Arguments for Non-Obviousness
Although '798 is similar to '811, it has two significant changes in the switching of the shank and hinge plate, and the attachment of the one to the other. These are a much needed solution to the problem of wearing out both the upper plate and spring rod, two important components to the design of the plow. Furthermore, these parts can be difficult and expensive to replace. '798 solves these problems in a novel and not entirely obvious fashion. Although switching the placement of shank and hinge may at first seem an entirely mundane task, it requires a different design in order to effectively achieve the same plowing ability. Without sandwiching the shank between the hinge and upper plate, it needed to be attached in a different manner in order to maintain the same functionality. This required the nut and bolt assembly, as well as the stirrup, which were not carelessly put on, but rather also chosen in order to take stress off of the spring rod. Likewise, although simply flipping a part over may seem simple, where the hinge attached on the clamp casing and the point it would swing around are important design decisions, which are essential the operation of the new device.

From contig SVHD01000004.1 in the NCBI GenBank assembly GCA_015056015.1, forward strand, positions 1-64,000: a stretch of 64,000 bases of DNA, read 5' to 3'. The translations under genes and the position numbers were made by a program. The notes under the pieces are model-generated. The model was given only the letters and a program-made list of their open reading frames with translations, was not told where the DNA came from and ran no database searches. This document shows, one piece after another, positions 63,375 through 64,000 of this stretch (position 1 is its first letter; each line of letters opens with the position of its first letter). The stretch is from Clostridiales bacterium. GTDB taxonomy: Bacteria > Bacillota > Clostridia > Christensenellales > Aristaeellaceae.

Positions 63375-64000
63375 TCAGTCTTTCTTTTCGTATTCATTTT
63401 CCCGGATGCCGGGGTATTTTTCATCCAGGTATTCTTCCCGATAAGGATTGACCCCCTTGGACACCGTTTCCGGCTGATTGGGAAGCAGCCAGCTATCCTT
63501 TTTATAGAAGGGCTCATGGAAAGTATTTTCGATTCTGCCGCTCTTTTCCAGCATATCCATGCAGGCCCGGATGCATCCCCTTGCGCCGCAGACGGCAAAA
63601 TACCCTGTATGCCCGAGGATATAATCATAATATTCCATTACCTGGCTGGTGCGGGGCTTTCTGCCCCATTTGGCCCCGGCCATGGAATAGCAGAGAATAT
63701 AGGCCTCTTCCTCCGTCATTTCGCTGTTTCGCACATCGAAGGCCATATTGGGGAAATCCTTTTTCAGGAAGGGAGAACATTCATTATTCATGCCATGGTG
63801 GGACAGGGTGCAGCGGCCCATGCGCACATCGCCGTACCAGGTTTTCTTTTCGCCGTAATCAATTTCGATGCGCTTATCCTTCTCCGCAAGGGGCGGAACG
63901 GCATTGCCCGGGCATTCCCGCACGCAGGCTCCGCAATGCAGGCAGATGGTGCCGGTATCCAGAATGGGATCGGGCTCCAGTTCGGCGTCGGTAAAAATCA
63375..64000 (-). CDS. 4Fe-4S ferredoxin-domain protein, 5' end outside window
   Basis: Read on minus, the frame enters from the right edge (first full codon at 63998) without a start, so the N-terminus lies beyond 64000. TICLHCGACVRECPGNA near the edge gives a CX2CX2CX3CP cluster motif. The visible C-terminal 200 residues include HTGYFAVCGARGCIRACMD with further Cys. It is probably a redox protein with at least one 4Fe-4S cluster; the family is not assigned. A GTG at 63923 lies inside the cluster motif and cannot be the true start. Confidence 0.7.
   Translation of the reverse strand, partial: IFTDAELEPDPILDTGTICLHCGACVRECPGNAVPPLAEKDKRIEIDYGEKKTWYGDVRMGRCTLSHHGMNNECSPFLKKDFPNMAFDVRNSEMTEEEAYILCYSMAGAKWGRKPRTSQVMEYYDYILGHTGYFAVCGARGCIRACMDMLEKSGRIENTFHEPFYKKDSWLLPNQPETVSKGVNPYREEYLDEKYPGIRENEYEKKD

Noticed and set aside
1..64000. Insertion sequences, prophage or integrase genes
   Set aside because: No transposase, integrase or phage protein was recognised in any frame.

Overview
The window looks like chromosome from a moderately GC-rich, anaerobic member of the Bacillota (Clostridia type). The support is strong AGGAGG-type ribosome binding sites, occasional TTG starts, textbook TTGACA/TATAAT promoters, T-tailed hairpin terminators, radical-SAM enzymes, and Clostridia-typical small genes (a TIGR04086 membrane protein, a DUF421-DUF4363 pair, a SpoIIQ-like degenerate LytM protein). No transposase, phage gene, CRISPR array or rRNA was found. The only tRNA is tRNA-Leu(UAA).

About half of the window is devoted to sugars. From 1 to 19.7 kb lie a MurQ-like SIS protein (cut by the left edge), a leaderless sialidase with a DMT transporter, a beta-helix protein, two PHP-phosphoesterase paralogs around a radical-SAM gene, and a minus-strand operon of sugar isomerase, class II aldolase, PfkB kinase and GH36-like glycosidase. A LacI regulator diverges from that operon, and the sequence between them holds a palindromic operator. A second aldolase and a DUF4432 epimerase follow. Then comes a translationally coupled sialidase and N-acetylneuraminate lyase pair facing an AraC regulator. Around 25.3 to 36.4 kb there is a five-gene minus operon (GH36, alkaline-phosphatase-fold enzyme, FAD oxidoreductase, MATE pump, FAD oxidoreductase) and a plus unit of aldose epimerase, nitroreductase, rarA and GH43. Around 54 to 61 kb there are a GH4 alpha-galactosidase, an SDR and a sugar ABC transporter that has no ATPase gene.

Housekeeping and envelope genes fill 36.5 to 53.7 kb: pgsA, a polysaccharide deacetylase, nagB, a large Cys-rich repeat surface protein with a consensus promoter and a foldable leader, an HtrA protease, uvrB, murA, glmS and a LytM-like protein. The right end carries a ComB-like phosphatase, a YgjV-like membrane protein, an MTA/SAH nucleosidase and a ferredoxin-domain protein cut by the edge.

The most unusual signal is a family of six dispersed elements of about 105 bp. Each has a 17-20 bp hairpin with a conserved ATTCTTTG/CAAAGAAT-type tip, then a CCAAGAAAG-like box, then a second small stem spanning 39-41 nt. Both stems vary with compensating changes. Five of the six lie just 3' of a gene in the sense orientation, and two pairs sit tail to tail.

The Glencoe Clamp, then, is the only prior art left to consider. Although the Glencoe clamp may accomplish the same purpose, it does in fact utilize a different design. Furthermore, this design restricts the length of the shank that is attached to the hinge, which is inferior to the design of '798. Because the shank not only maintains continuous contact between itself and the hinge, but also maintains it the entire length of the hinge itself, it is more resistant to breakage. This allows a better absorption of the impact forces generated when the plow hits larger rocks, as there is in an increased flexion allowed along the longer length, which prevents the stress from focusing at a smaller point and creating a fracture. This is in fact not a minor point, as the entire purpose of the changes in '798 was to reduce wear, in order to prevent failure. A fracture would indeed be a failure, and '798 accomplishes this better than the Glencoe Clamp, by using its own design that the Glencoe Clamp mimics mechanically in certain respects, but does not actually duplicate or achieve. Because of this, '798 is substantially different from both '811 and the Glencoe Clamp, and the choice of its design, although subtle, can be seen to have a purpose with not inherently obvious benefits, and therefore must be a valid patent.